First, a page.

Paper by Mohammad Sharifzadeh, Simin Hojat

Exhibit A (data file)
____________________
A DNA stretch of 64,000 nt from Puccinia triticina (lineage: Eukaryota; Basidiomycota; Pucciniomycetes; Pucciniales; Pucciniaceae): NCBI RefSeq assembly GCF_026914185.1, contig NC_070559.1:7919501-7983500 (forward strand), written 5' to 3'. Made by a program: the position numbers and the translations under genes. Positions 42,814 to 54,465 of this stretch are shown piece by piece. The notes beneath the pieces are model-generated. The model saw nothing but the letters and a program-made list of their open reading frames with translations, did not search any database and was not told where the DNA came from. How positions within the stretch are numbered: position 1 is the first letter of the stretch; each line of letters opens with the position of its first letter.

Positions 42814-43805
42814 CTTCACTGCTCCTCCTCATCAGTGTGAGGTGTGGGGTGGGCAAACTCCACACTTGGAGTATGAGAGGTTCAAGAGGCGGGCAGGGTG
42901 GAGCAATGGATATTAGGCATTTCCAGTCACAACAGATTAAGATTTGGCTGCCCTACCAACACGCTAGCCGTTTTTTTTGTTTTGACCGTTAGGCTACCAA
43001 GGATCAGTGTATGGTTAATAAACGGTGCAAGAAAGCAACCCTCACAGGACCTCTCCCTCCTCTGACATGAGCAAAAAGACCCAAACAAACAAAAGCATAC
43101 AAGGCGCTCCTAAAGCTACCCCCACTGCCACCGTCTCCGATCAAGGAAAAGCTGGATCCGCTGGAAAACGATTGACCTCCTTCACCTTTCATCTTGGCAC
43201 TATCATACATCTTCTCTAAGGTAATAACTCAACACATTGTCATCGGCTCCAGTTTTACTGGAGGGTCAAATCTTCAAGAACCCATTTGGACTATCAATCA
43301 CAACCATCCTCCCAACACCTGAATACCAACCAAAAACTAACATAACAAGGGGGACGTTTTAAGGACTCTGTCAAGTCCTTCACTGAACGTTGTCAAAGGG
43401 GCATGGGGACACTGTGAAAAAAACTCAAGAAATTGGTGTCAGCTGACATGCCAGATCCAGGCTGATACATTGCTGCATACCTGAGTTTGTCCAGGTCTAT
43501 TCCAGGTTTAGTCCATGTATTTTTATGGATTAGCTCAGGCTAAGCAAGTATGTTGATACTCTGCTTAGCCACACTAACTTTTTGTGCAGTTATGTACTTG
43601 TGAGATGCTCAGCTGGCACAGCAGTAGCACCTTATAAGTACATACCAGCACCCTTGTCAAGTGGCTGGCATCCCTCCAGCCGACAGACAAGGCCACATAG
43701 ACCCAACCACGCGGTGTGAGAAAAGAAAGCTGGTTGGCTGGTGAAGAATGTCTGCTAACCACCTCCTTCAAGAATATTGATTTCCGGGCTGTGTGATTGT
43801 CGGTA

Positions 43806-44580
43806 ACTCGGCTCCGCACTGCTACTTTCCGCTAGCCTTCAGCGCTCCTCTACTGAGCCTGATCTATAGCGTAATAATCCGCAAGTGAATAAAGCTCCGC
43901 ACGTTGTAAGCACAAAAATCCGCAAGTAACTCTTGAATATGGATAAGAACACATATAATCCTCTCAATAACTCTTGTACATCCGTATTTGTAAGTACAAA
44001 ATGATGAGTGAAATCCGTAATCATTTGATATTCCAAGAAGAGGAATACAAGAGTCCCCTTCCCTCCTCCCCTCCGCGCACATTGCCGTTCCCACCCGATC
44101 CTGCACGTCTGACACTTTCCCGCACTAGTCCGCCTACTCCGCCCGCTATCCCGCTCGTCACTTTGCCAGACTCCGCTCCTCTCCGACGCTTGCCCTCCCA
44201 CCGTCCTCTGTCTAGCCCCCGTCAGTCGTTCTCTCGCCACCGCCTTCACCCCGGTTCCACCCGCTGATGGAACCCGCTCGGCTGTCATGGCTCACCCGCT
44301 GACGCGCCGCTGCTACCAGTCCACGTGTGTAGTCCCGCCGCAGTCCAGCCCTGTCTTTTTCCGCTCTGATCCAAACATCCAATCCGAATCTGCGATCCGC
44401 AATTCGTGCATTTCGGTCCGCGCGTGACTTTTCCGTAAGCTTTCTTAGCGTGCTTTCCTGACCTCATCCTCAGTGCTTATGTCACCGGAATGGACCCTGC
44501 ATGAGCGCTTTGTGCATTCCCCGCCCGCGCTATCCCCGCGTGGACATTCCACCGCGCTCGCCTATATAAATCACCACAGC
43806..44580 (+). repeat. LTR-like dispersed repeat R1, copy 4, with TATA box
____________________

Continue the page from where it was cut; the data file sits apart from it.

Exchange bdf Traded Funds (ETFs) have been gaining increasing popularity in the investment community as is evidenced by the high growth both in the number of ETFs and their net assets since 2000. As ETFs are in nature similar to index mutual funds, in this paper we examined if this growing demand for ETFs can be explained through their outperformance as compared to index mutual funds. We considered the population of all ETFs with inception dates prior to 2002 and then for each ETF found all the passive index mutual funds that had the same investment style as the selected ETF and had inception date prior to 2002. Within each investment style we matched every ETF with all the passive index funds in that investment style and compared the performances of the matched pairs in terms of Sharp Ratios and risk adjusted buy and hold total returns for the period 2002-2010. We then applied the Wilcoxon signed rank test to examine if ETFs had better performances than index mutual funds during the sample period. Out of the 230 paired matches of all the styles, ETFs outperformed index mutual funds in 134 of the times in terms of Sharpe Ratio, however, the test of the hypothesis showed no statistically significant difference between ETFs and index funds performances in terms of Sharpe ratio. Out of the 230 paired matches of all the styles, ETFs outperformed index mutual funds in 125 of the times in terms of risk adjusted buy and hold total return, however, the test of hypothesis showed no statistically significant difference between ETFs and index funds performances in terms of risk adjusted buy and hold total return. These findings indicate there is statistically no significant difference between ETFs and passive index mutual funds performances at the fund level and investors’ choice between the two is related to product characteristics and tax advantages.